15. Conclusion 2nd year Health Care Westminster Institute of Education BAWE

  16. Anthropology • Key focus: Literature as point of departure (P + NP Non-Self) • Lack of explicit self (P/Self). Use of NP Self. • Example of ‘pattern’ or clusters of interpersonal theme (projection): • Personal Non-Self: arguments in the literature Westminster Institute of Education BAWE

  17. English Studies • Few Interpersonal themes (twice as many Textual and Experiential) • Extensive referencing and quotation exists but little projection: point of departure • Integrated into main clause (use of numerical index system) The way in the Romantic poets ‘revolutionised’ such rational and structured ideas is abundantly evident in William Wordsworth and Samuel Taylor Coleridge’s Lyrical Ballads, “arguably the most important single volume of the romantic period” which “signalled a literary revolution.”[1] [1] Duncan Wu Romanticism: An Anthology Second Edition (Oxford: Blackwell Publishing, 1998) p.189 Westminster Institute of Education BAWE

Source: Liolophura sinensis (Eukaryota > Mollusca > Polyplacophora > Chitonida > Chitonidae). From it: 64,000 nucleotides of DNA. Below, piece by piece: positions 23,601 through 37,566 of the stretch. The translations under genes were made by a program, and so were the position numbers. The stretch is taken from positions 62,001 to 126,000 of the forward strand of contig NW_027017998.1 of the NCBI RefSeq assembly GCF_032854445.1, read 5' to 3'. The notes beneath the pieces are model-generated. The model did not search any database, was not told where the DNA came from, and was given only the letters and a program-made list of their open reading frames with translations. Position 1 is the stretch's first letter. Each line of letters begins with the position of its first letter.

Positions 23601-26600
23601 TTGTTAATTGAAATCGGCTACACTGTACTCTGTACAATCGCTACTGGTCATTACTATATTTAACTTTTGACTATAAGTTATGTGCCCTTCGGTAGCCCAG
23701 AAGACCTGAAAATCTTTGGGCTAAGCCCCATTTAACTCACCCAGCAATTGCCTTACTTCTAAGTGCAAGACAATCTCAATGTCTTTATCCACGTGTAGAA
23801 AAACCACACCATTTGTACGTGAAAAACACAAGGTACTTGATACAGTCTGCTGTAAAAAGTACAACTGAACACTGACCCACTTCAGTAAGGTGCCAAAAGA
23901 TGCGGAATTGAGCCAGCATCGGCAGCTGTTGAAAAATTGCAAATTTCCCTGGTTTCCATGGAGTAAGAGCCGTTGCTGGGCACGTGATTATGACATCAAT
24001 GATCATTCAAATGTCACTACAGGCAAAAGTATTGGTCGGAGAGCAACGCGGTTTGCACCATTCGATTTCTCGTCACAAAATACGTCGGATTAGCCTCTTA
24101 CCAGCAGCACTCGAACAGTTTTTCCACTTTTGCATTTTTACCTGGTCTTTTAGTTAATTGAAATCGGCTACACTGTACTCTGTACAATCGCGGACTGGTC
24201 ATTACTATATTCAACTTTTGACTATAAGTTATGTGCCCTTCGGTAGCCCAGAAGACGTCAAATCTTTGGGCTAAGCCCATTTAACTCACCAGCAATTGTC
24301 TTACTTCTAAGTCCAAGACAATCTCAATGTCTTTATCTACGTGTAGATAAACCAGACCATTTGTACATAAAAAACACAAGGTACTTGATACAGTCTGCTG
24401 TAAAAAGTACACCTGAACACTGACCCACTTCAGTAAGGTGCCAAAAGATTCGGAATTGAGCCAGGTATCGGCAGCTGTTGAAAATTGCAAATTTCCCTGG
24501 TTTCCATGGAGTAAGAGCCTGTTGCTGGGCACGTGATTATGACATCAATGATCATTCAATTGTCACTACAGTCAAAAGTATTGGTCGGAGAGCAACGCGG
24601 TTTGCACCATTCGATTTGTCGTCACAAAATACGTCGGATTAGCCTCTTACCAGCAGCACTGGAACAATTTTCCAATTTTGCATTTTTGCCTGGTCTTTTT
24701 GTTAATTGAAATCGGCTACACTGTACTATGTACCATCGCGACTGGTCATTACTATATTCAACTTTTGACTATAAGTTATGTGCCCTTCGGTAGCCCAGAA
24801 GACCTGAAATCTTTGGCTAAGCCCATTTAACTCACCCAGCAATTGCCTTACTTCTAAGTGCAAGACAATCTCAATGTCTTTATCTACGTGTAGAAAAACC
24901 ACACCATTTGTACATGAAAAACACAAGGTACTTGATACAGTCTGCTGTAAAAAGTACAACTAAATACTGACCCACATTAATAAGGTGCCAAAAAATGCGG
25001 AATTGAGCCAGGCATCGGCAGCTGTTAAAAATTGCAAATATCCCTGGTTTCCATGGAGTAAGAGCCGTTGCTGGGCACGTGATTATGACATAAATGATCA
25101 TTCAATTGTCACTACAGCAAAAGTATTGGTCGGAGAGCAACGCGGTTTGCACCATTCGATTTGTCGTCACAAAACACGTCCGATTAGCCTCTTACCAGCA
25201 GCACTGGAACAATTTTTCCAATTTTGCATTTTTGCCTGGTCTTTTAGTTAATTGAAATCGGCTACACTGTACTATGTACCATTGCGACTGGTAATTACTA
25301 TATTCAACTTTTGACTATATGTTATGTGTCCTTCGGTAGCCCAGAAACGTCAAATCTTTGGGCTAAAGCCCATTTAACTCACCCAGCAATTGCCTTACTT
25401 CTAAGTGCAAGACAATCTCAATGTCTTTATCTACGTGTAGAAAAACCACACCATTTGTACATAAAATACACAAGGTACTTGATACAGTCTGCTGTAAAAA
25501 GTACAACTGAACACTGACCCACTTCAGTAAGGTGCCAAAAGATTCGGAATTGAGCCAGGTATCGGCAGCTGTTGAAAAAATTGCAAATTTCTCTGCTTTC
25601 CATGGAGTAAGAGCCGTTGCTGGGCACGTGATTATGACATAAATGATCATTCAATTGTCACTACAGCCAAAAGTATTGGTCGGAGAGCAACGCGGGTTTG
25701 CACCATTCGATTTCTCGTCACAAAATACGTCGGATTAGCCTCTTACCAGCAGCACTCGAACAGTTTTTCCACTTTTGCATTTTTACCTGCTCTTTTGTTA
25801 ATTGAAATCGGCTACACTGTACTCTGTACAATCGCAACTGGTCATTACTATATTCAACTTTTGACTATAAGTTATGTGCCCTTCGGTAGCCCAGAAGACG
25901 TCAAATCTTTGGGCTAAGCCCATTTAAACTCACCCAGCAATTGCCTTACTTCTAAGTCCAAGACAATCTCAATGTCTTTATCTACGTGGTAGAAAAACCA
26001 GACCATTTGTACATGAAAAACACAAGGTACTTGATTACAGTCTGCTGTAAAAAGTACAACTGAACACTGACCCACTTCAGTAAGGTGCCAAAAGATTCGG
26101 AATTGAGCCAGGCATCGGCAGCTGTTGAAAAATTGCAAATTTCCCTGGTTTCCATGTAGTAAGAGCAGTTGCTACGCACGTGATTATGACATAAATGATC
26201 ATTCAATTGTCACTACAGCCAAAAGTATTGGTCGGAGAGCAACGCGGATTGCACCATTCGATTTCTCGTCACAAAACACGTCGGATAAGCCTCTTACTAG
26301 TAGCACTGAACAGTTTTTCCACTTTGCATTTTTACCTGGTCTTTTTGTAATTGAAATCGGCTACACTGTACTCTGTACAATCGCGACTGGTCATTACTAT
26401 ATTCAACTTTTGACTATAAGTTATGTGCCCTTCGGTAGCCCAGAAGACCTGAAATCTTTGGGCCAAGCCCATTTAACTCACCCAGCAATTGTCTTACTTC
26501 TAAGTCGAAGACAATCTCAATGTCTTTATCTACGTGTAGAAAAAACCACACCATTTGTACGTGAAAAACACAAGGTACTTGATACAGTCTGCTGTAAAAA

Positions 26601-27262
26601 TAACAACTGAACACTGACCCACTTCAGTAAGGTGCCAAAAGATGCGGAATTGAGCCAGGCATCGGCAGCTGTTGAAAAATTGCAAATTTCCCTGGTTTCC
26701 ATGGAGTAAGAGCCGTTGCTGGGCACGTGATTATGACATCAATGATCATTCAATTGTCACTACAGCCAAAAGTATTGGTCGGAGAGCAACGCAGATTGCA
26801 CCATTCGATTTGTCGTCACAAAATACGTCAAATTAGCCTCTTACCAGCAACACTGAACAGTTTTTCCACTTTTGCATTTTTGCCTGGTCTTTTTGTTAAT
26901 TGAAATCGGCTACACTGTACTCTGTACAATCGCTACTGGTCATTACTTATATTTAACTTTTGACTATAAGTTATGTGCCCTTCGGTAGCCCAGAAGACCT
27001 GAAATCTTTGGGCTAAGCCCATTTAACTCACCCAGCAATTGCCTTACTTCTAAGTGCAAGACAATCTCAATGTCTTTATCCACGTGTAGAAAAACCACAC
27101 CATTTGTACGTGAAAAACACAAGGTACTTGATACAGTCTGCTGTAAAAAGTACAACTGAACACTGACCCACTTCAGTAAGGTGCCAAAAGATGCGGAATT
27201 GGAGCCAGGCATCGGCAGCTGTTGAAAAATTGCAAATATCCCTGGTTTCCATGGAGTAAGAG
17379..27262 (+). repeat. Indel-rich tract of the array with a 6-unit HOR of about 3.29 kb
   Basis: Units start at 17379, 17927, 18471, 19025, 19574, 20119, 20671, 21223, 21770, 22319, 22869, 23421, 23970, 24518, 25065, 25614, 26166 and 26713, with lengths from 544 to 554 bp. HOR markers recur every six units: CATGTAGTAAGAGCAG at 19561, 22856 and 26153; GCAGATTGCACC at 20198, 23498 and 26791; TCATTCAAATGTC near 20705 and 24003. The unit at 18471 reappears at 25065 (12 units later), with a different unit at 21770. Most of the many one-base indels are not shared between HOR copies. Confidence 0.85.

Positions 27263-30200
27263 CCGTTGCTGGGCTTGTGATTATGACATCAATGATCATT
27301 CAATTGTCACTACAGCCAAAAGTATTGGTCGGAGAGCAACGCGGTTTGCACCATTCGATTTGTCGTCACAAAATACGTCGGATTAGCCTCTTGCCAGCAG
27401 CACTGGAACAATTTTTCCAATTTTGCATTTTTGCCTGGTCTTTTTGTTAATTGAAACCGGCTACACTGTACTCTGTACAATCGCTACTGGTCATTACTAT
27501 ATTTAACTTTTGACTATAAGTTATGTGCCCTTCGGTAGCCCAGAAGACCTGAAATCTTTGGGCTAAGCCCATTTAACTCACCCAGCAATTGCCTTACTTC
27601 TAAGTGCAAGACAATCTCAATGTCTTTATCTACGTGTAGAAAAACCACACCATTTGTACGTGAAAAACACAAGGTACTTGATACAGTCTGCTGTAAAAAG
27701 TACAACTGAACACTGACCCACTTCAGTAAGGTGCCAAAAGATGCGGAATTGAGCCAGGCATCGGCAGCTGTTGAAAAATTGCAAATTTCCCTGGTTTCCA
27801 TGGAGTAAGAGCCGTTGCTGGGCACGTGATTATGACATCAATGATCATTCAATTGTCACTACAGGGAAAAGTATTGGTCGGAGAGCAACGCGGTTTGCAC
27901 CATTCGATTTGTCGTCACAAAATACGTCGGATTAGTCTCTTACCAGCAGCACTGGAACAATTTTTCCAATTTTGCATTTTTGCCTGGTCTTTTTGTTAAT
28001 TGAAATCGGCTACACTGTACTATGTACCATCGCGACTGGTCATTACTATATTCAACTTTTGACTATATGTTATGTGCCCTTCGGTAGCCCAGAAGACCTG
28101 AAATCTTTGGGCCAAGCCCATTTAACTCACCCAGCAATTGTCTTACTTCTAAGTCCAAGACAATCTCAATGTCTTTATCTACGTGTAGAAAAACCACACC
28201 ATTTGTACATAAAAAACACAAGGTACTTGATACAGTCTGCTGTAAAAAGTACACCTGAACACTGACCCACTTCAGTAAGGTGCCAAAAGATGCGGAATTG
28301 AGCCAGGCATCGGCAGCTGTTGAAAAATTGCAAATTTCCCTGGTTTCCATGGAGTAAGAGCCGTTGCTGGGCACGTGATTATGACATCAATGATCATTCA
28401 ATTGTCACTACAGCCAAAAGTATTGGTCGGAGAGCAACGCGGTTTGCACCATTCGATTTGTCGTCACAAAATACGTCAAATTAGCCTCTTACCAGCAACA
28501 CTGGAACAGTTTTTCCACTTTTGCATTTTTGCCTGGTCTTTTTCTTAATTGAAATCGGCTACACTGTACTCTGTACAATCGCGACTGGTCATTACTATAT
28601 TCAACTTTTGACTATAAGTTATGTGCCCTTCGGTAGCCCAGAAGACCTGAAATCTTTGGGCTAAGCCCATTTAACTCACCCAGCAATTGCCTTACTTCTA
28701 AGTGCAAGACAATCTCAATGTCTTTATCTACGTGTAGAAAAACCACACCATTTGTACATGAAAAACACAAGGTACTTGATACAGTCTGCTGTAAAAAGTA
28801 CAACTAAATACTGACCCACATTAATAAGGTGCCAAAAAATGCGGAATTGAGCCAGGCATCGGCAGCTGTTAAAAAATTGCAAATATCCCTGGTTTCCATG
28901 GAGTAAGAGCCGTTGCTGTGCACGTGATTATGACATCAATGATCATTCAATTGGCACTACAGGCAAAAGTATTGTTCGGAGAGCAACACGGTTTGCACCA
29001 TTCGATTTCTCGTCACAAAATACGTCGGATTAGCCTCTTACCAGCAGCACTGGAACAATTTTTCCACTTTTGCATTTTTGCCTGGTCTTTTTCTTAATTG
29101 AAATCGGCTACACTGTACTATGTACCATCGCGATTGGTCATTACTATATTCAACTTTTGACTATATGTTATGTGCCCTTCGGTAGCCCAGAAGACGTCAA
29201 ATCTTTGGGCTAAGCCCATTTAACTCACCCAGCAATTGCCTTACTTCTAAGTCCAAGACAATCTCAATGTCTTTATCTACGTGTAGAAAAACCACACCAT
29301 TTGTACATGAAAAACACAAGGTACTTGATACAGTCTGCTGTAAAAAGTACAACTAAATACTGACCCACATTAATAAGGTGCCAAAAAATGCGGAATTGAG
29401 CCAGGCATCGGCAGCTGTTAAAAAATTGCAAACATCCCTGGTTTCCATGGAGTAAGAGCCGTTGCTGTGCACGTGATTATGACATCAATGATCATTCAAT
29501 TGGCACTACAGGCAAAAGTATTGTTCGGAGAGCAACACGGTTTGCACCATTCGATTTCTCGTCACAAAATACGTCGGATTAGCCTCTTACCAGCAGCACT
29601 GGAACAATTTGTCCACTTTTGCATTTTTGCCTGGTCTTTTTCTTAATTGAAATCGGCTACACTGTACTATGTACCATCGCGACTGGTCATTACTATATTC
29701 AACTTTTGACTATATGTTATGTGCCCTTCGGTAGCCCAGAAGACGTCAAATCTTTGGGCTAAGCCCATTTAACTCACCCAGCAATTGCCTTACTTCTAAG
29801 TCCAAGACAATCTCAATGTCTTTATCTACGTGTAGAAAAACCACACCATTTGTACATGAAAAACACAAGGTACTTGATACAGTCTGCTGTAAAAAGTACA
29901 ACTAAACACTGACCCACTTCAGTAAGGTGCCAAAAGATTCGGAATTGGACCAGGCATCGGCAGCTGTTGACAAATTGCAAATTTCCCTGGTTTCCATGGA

18. In both novels the dystopic totalitarian regimes purport ways of living in a disturbingly collective manner. In the world of ‘1984’ the distortion of reality by the omnipresent Big Brother creates a society absent of purpose and without the freedom of individual choice. In The Handmaid’s Tale the abundance of biblical imagery, and allusion to various narratives of the Bible generates a harrowing image of a futuristic patriarchal society, which legitimates the humiliation and enslavement of women with literal interpretations of scripture. However, what I would also argue as a key idea in both novels, and also feminist hermeneutics, is the importance of the preservation of the individual self within the larger, collective body. In particular,feminist readings of the Bible, and indeed Atwood’s novel itself, demonstrate that the voices of these individuals should not, and will not, remain silenced. (conclusion • Orienting themes: experiential Circumstances relating to text: object of study • Clusters of textual and interpersonal themes for key points • Literature or personal stance not often the point of departure • In gerneral, writers perspective on the text (object of study) is the main proposition Westminster Institute of Education BAWE